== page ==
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Too much pressure!

Too often those older gravity systems, with large pipes and water volumes, were fitted with a #30 expansion tank because, "that is what new boilers of the size I put in use"....

I tend to install two or three such tanks, (two #30's being less money usually than a single #60) and have some redundancy too.

Regardless, you should attempt to calculate your water volume for a proper selection.

Comments

  • Kevin_67
    Kevin_67 Member Posts: 2
    help! too much pressure!

    This summer my wife and I bought a house that has a 70 year old hot water / boiler heating system. I have never owned a house with a boiler before, so my knowledge is very limited.

    When the boiler is not heating, the pressure is at 12 psi, but as soon as we turn it on, it does not stop rising. I understand it should ideally remain between 12 and 20 psi, but after an hour of heating, the pressure is past 30 psi and rising. The safety / relief valve kicks in and starts spewing boiling water on the floor.

    The boiler is gas powered, has a circulation pump, is a closed system and has an expansion tank which seems to be working (we drained it once to see if that was the problem, but no luck). I have tried turning off the feeder pipe, but that does not seem to make a difference either. All the radiators have also been bled. They do get hot when the boiler is running, and the thermostat seems to be working.

    Currently, we are only running the boiler for about 45 minutes at time, before we have to turn the thermostat down to switch the boiler off. I doubt that this temporary solution will be very practical during the quickly approaching Canadian winter. We live in Manitoba, and -30 temperatures are not to be toyed with...

    Any advice would be greatly appreciated! My knowledge of plumbing and heating is limited, but i'd rather not pay big bucks to have this thing fixed if there is a simple solution.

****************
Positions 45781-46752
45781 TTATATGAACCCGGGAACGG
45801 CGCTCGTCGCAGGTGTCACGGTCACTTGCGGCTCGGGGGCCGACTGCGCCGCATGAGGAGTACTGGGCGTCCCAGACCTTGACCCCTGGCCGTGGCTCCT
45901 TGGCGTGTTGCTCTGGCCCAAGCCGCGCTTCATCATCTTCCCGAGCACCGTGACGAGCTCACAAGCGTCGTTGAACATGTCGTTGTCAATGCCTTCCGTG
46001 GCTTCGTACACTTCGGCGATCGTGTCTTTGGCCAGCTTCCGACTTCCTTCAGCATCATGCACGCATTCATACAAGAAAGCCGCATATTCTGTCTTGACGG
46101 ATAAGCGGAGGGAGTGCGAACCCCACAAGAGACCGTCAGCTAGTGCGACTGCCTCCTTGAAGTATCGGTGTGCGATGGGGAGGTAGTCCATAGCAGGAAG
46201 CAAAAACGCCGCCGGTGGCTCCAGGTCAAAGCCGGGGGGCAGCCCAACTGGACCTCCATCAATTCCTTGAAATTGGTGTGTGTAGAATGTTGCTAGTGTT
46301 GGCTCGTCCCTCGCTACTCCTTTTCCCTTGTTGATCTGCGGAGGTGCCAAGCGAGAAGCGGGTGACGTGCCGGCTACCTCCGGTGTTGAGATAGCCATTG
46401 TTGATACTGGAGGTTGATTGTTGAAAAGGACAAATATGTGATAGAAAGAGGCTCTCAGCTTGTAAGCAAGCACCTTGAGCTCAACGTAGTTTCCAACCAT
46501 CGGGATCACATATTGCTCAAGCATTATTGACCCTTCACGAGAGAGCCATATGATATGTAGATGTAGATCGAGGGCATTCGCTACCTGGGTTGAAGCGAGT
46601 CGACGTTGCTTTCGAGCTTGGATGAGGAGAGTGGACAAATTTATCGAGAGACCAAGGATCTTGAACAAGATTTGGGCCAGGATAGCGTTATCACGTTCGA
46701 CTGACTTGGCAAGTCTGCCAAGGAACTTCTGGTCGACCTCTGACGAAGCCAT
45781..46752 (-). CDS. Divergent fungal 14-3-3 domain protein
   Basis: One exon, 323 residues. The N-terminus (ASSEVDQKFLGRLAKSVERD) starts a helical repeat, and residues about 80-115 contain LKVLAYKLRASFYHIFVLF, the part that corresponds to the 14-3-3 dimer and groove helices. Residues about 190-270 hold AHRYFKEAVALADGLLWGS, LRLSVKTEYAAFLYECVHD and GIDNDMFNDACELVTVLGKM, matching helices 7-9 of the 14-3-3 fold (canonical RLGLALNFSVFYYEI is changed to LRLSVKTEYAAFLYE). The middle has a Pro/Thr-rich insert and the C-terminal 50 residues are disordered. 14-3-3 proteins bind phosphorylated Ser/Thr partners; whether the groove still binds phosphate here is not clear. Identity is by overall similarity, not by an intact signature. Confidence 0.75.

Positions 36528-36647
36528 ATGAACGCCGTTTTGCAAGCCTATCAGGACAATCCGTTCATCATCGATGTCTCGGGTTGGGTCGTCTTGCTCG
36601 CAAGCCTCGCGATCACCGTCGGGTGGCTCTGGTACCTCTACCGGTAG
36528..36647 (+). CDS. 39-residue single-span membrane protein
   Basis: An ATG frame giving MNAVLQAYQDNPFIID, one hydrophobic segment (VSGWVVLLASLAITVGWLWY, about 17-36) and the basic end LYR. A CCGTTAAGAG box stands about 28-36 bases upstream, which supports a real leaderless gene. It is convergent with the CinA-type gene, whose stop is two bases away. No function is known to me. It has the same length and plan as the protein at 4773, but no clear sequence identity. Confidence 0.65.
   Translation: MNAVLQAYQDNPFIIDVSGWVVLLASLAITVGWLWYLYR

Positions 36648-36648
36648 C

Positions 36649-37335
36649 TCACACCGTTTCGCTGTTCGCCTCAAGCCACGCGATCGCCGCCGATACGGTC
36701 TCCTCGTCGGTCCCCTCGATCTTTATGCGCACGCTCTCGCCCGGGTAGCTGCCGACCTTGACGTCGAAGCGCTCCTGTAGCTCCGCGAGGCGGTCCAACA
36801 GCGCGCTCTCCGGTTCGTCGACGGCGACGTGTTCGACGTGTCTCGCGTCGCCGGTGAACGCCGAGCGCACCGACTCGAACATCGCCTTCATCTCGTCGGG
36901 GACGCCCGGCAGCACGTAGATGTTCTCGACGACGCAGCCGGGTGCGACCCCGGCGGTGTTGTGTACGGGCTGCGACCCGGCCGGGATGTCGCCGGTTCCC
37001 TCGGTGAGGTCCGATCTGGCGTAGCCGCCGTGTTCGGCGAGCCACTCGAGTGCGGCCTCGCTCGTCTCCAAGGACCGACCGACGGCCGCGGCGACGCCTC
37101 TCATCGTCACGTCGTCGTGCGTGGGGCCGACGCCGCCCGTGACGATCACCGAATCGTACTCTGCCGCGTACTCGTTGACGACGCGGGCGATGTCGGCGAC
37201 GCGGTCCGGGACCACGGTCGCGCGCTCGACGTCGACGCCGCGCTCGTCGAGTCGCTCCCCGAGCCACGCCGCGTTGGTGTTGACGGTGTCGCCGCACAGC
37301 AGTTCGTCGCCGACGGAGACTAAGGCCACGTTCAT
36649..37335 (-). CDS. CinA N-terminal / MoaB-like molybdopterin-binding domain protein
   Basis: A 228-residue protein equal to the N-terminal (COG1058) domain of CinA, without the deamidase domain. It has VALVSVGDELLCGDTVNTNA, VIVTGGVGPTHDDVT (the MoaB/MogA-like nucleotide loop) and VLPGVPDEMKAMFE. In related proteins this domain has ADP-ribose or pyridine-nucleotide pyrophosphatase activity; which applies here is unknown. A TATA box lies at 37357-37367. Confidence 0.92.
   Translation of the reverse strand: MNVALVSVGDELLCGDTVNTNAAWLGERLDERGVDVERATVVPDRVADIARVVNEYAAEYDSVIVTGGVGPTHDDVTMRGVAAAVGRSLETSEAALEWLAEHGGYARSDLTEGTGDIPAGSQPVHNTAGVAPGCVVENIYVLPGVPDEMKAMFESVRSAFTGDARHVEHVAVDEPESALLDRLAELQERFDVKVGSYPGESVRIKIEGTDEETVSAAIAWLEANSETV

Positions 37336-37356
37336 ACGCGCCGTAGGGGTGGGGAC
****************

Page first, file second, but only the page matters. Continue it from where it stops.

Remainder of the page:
Thanks!
  • Timco
    Timco Member Posts: 3,026


    Your expansion tank is either undersized, or more likely just plain bad. Cheap enough to just replace it...

    Tim
    Just a guy running some pipes.
  • Steamhead (in transit)
    Steamhead (in transit) Member Posts: 6,688
    Please Describe

    Exactly what you did and Exactly what happened when you "drained" your expansion tank.

    To Learn More About This Professional, Click Here to Visit Their Ad in "Find A Professional"
  • Craig_8
    Craig_8 Member Posts: 33


    are you sure you got all the water out of the tank when you drained it? If you don't let air in, all the water won't come out. It can seem empty evan when its completely full.
  • Kevin_67
    Kevin_67 Member Posts: 2
    pressure

    Thanks for all the advice! Turns out the tank wasn't completely empty, as Craig suggested. I opened another valve and suddenly another 10 gallons of water came out.

    Now it seems to be running fine. Thanks for saving me a fist full of money!
  • ChasMan
    ChasMan Member Posts: 459
    Bigger Is Better?

    I calculated my water volume and have a #30. My pressure moves from 10 static to 20 hot. If I put a bigger one, will I get less of a rise as it heats?
  • Brad White_203
    Brad White_203 Member Posts: 506
    Yes

    The larger the air cushion, the less expansion pressure increase you will have. Air being compressible, the more you have, the more you have to compress.

    More "cushion for the pushin" as some might say. :)

    How much of a rise you get, well, that is an individual thing.
  • ChasMan
    ChasMan Member Posts: 459


    Ha, Ok, it made sense to me but you know hydronics and science go together much better than hydronics and random thoughts. I think I may change my little 30 to one of those stand up jobs. I don’t like the pressure so high if it isn’t needed.
  • Brad White_203
    Brad White_203 Member Posts: 506
    Science, Hydronics and Random Thoughts

    Since when are ANY of these mutually exclusive :)

    May I reinforce my suggestion that instead of tossing the 30, you can add one or two more for less than the cost of a larger stand-up sized one and have redundancy to boot.

    That is my sort of "default" approach to these larger systems, not that there is anything wrong with a single large tank.

    In my commercial and institutional specification work, those TACO ASME-stamped tanks are things of beauty to behold. Just too many stickers all over them, that's all :)
  • Joannie_15
    Joannie_15 Member Posts: 115
    Yeah, but

    We NASCAR fans find beauty in all those stickers.
  • Brad White_203
    Brad White_203 Member Posts: 506
    \"Whom among us....

    "is not a NASCAR Fan?"

    John F. Kerry; D-France-2004


    When I see my Taco CBX making the final lap at 120 MPH, I too will be impressed.
This discussion has been closed.